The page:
In my case, I wanted to setup a DNS resolver. And there are few steps how to do so.

First, you need to decide which service would you like to use. The famouse are:

  • dnsmasq
  • bind
  • unbound
  • coredns

I went with the bind. I’ll might try one of these later and measure speed difference in the future.

Theory #

There are two main choice how to do this. One is iterative and second is recursive. These two methods are used for resolving domain names into IP addresses. Iterative DNS involves a step-by-step process where a DNS resolver, such as a client’s computer or a DNS server, queries other DNS servers for the complete resolution of a domain name. In this approach, the DNS resolver receives partial information from each server and continues to make subsequent requests until it obtains the final IP address. On the other hand, recursive DNS takes a more automated approach. When a DNS resolver receives a query for a domain name, it directly contacts other DNS servers and handles all the subsequent requests and responses itself until it obtains the final IP address. Recursive DNS simplifies the process for the DNS resolver, as it doesn’t have to manage multiple requests and responses manually.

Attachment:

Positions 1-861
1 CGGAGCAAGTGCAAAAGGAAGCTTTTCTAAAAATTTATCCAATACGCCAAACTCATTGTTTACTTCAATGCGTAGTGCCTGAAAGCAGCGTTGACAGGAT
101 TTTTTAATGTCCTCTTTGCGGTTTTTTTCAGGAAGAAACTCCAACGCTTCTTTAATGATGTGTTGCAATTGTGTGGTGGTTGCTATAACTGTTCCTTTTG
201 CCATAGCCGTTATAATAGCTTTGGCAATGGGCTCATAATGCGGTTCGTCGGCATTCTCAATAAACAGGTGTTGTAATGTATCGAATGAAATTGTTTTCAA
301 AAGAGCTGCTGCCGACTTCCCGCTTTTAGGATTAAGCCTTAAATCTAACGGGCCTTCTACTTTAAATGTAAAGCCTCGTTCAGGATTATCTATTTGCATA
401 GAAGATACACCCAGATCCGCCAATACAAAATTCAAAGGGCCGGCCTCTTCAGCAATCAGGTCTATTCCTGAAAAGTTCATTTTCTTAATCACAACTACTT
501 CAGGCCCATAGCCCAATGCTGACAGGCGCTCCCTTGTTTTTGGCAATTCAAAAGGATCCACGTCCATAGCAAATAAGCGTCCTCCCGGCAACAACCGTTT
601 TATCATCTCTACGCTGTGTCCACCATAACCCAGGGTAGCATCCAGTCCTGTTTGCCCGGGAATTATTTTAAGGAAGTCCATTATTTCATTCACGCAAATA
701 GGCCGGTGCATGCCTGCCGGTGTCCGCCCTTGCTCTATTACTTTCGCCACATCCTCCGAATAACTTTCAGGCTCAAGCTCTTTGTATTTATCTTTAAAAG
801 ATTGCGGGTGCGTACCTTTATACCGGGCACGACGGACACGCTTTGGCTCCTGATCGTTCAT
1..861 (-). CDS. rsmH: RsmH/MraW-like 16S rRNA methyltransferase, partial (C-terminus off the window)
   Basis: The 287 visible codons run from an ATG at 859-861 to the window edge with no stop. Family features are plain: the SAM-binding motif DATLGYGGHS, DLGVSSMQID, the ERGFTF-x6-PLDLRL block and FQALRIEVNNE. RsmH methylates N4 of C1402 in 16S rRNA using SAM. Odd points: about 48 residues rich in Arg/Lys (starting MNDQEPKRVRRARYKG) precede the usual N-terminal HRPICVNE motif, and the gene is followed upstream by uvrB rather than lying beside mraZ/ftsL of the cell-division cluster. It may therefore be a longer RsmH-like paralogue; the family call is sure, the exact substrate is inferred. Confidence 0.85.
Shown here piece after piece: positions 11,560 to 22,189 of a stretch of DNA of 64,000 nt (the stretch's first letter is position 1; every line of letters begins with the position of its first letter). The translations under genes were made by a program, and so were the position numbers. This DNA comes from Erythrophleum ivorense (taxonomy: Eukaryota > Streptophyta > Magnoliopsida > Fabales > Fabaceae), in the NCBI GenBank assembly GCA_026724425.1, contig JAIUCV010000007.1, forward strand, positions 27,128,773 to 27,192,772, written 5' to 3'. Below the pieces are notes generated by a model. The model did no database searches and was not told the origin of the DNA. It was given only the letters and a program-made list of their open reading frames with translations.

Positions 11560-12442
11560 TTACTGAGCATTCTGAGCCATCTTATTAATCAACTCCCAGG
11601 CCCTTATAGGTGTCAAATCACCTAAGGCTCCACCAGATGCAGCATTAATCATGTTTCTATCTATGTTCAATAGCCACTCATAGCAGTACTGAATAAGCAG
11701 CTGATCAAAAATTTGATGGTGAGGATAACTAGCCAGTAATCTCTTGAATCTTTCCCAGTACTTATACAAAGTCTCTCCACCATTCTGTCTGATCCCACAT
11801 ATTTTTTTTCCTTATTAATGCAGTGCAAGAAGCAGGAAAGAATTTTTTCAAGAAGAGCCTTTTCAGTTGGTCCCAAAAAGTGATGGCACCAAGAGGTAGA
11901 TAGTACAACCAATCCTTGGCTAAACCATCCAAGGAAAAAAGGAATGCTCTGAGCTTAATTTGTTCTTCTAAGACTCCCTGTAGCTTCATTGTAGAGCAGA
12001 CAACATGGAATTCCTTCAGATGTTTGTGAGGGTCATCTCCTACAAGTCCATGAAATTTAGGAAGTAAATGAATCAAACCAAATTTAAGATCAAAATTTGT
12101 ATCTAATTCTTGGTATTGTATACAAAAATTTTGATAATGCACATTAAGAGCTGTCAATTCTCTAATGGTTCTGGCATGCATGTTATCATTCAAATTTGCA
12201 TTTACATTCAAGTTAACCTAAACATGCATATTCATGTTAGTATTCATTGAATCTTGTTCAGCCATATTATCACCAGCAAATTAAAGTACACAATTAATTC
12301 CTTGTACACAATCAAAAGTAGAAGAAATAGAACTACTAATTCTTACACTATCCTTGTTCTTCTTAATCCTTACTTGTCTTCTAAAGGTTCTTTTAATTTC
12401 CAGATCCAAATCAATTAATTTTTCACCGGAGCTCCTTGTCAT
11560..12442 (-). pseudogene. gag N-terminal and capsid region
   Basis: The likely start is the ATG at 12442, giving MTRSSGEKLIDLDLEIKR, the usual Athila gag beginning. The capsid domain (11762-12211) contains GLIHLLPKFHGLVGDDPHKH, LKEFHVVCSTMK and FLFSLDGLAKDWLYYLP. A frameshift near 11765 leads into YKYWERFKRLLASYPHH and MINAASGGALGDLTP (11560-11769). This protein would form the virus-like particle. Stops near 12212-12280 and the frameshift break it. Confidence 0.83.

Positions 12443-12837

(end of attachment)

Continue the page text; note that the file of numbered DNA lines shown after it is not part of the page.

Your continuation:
Installation #

Now for the installation. The first step is to install package bind9.

sudo apt update
sudo apt install bind9 bind9utils bind9-doc bind9-host

Next, you need to configure bind (It should work from the box but you will need to add few things). Go to directory /etc/bind/. Here you should find storage files and also configs. You need to edit the file named named.conf (btw named is bind daemon). Configuration for this file should look like this: